This post is part of Mennonite Church USA’s #BeTransformed series.
Marc Smithers lives in Western New York with his wife, Ailie; their two kids; and their border collie, Fly. He attends the Sojourner’s Mennonite Fellowship in Belfast, New York, and serves on its leadership team, as the coordinator of the Service Team.
I traveled a little over an hour to Clarence Center-Akron Mennonite Church in early February with a sense of apprehension. Though I have not had much experience with church conflict from which to draw, I had been selected as one of three delegates from our church to participate in what was called “A Day of Fellowship and Discernment” for the New York Mennonite Conference. Our church’s leadership team had discussed, at length, how the families in our congregation felt we should vote on the proposed Statement on Unity and Mutual Discernment, and our newly installed pastor, Tory Bonnors, and I discussed how we believed the day would unfold, as we rode together to the small suburb outside Buffalo, New York. The families that make up our small church are close enough to one another that, when there are moments of disagreement, we are usually able to work them out while sharing a meal as families or through a walk in the woods together on which we work through our thoughts and opinions. I could not imagine how we would go about working these conflicts out with people whom I had never met and whom I had been united with only through conference membership.
Upon entering the fellowship room of the church, though, the care with which the meeting’s planning team handled the day’s events was immediately apparent. We sat with members from other congregations, sharing our stories with one another over coffee and snacks. We heard about the great work being done by our various churches and their members, from an upcoming meat canning day to mission’s work in Eastern Africa to the work of a hospital chaplain. We sang together, led by the joyful voices of the worship team from the Buffalo Emmanuel Chin Church. A contingency of their youth danced for us. We even ended the day with a few rounds of Giant Dutch Blitz.
While we may have been called together in this space for the hard work of discussing a contentious matter, the planning committee ensured that we would be reminded throughout the day that our calling as a community of believers is greater than our disagreements.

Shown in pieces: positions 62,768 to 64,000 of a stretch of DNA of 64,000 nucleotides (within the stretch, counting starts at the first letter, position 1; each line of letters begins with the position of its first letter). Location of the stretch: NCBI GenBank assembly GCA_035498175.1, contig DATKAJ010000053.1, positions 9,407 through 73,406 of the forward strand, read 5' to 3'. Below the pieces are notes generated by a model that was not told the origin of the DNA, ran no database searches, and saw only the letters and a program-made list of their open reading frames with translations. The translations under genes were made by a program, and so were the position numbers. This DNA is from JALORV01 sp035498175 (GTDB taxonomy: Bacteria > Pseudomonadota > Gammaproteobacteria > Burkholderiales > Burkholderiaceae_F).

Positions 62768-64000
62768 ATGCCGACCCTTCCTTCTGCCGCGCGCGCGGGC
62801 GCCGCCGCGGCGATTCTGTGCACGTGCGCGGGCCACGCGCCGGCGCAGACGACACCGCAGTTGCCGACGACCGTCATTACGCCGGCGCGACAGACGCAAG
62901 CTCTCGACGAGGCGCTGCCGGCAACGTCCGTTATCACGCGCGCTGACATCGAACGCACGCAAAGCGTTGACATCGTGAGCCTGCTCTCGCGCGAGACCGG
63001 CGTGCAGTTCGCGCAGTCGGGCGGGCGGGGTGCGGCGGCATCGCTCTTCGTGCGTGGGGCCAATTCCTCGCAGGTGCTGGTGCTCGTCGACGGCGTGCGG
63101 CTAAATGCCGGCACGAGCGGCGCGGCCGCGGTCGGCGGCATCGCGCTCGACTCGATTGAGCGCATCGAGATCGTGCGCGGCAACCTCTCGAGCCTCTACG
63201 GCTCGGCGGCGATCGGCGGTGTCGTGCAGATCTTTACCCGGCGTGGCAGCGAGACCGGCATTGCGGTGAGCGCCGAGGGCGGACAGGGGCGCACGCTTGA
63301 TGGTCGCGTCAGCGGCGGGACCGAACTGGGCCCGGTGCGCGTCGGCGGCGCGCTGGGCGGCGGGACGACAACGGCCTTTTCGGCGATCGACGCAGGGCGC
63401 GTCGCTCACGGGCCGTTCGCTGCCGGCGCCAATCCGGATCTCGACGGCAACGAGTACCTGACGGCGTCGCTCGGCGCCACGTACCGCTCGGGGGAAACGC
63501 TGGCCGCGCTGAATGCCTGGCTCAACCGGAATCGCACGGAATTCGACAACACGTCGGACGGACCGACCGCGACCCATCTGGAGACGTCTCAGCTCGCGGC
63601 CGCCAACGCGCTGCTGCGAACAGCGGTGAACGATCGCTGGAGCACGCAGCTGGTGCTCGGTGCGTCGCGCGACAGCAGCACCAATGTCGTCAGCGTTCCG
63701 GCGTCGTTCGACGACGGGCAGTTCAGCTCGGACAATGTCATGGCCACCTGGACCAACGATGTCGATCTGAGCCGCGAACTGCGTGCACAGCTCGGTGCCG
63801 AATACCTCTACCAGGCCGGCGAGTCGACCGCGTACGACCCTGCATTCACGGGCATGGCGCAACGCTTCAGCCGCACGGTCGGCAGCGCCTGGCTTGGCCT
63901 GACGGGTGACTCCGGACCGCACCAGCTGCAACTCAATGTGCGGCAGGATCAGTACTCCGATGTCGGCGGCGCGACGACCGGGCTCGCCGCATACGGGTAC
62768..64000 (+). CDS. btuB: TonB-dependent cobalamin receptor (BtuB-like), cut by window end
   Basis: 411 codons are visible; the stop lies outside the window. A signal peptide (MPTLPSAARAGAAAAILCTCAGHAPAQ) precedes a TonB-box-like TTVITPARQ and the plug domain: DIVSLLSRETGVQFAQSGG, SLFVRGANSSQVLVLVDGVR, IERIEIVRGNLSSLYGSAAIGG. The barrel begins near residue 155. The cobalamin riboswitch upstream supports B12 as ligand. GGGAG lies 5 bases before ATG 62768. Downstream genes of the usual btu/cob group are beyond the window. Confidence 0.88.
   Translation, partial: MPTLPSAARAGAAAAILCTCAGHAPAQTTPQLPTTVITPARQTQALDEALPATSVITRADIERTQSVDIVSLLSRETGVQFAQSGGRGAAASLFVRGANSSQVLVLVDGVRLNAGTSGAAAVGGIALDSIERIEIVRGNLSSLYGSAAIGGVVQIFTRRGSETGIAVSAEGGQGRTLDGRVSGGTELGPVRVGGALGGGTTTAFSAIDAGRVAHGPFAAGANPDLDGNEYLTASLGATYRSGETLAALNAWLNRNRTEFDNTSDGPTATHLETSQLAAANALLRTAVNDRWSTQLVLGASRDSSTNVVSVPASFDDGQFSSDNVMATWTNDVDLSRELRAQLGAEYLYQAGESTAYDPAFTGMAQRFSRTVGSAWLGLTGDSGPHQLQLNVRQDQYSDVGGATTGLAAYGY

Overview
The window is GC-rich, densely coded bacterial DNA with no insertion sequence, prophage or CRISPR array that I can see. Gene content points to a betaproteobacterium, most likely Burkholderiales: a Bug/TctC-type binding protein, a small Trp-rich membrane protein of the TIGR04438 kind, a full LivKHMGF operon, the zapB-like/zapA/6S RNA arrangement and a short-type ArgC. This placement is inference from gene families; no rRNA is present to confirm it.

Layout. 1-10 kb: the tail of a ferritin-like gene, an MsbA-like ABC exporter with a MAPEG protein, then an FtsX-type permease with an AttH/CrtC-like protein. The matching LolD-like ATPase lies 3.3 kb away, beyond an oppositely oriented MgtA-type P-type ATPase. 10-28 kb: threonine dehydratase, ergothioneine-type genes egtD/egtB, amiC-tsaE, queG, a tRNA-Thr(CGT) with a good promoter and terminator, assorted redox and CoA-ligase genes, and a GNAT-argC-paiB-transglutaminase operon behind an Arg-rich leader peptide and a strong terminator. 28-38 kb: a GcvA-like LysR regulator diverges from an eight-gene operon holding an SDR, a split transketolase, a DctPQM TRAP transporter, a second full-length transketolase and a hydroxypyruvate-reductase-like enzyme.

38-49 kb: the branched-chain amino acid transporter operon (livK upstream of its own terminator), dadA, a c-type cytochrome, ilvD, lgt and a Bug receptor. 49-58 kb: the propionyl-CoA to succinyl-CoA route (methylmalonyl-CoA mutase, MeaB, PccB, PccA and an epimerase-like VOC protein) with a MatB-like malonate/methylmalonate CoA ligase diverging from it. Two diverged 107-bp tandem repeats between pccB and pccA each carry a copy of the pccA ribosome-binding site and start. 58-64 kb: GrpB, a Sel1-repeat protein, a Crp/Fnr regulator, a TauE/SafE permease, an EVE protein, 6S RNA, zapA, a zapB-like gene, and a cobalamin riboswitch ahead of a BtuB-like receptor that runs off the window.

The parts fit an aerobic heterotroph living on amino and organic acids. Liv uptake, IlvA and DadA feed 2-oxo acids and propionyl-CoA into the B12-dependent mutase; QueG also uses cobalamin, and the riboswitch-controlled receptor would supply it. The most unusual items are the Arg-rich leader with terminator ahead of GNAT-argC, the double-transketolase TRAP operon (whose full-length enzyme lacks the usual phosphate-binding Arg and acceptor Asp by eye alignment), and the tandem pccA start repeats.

They reminded us that it is the diversity of our experiences and expressions of faith that give us a richer vision of God’s kingdom, one in which we work through conflicts with one another, face to face, with hearts that are sensitive to the fears and concerns of those who make up the imperfect, yet beloved, body of Christ.
It was how the concerns were expressed in this space that will stay with me. Prior to voting, each person who attended was handed two index cards of different colors. On one card, we were asked to name something we had hoped for during our time together. On the other, we were to name a burden we were carrying into our discussion. The cards were collected, after a few minutes, and shuffled, as we circled around a small table. The leaders, then, gave a random card of both colors to every person around the circle, a tangible way in which we could each hold the hopes and fears of another person in our midst. We took turns coming forward to the table, reading aloud the hope and the fear of someone gathered in this space. In this simple act, there was a holy reverence that washed over me, as I saw each of us bear the burden of another person, speaking the intimate words of another’s pain, fear or anguish, as our own. We heard how God speaks with each of God’s children, in a manner that many of us found foreign but which was wholly familiar to that person. We saw how the church can be one body with many members, in which the concerns of one member are vastly different than another member, yet these can be held together, through sharing our burdens with one another, carrying them with one another.
Henri Nouwen speaks of this power of sharing our burdens with one another as a fundamental aspect of Christian community, saying that, “[c]ommunity is first of all a quality of the heart. It grows from the spiritual knowledge that we are alive not for ourselves but for one another. Community is the fruit of our capacity to make the interests of others more important than our own.” This burden-sharing exercise enabled us to enter into the discernment portion of our time together with a fuller understanding of our ultimate calling as a church to, as the Confession of Faith In A Mennonite Perspective describes, “be built together spiritually into a dwelling place for God.”
This did not make the discernment process easy. It was clear that disagreement among the congregations in our conference would persist. It also did not lead to unanimity, though the resolution did pass with overwhelming support from the majority of delegates. Nor is our future as a conference certain, as questions remain about our ability to do what we agreed to practice in the Statement, to: “offer grace, love, and forbearance toward congregations and pastors in our body who, in different ways, seek to be faithful to our Lord Jesus Christ … walking together with love and respect, bearing together the burden of our ongoing disagreement.” This is difficult, messy and often painful work. This burden, however, is lessened when we bear it together, a vision of which we experienced in a powerful way.
The views and opinions expressed in this blog belong to the author and are not intended to represent the views of the MC USA Executive Board or staff.
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